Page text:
There are three main applications of Low-E coatings for residential windows:
LoE 180 – With a glass U-Factor of just 0.26 and an SHGC of 0.69, Low-E 180 Glass is an excellent basic product for passive solar applications. By blocking heat loss to the outside of the glass, the high solar gain glass keeps homes warm in winter and cool in summer.
LoE 272 – Low-E 272 Glass delivers year-round comfort, reflecting an intermediate level of heat back into the room in winter and rejecting the sun’s heat and uv rays in summer. This product’s patented coating provides clarity and high-performance low-solar control, reducing window heat gain by 50% compared to ordinary glass.
LoE 366 – The ultimate performance glass, Low-E 366 provides the highest levels of year-round comfort and greatest energy savings. Its patented coating offers an ideal balance of solar control and high visibility. Blocking up to 95% of the sun’s damaging rays, Low-E 366 glass sets a new standard in energy performance.
Although historically Low-E coating was applied in a “soft-coat”(low heat loss, low solar gain) and “hard-coat” (moderate heat loss, high solar gain), recent developments in technology are erasing the differences between the different low-E applications.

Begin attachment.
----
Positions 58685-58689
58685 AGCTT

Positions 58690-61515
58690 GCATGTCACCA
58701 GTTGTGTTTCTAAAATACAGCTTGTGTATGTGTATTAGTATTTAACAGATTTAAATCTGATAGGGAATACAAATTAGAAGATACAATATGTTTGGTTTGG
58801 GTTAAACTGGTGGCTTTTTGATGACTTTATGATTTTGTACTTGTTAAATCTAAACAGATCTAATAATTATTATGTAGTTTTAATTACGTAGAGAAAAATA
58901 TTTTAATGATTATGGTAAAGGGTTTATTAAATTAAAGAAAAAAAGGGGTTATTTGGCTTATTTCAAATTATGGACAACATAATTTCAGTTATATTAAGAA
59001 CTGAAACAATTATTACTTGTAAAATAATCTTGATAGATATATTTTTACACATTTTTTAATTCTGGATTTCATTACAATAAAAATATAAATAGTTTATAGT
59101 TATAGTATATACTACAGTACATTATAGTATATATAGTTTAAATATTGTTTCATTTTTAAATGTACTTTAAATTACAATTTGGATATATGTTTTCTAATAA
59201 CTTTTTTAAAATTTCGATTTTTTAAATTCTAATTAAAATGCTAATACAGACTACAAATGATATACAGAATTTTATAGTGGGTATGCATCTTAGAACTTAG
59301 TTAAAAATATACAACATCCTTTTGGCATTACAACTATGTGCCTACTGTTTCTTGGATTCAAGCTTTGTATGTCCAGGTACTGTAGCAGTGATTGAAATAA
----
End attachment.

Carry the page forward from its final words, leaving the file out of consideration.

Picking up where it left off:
While it is good to choose an energy-efficient product from the start, it is easy to optimize your window replacement by selecting low-E properties for your exact needs. Windows that face south or east can maximize the passive solar energy intake with high solar gain low-E. Conversely, you may want to have a low solar gain glazing on west-facing windows as it often helps keep the room cooler in the summertime. Low solar gain coating is also good for north facing windows as it allows for the least amount of heat loss in windows that get minimal sunlight.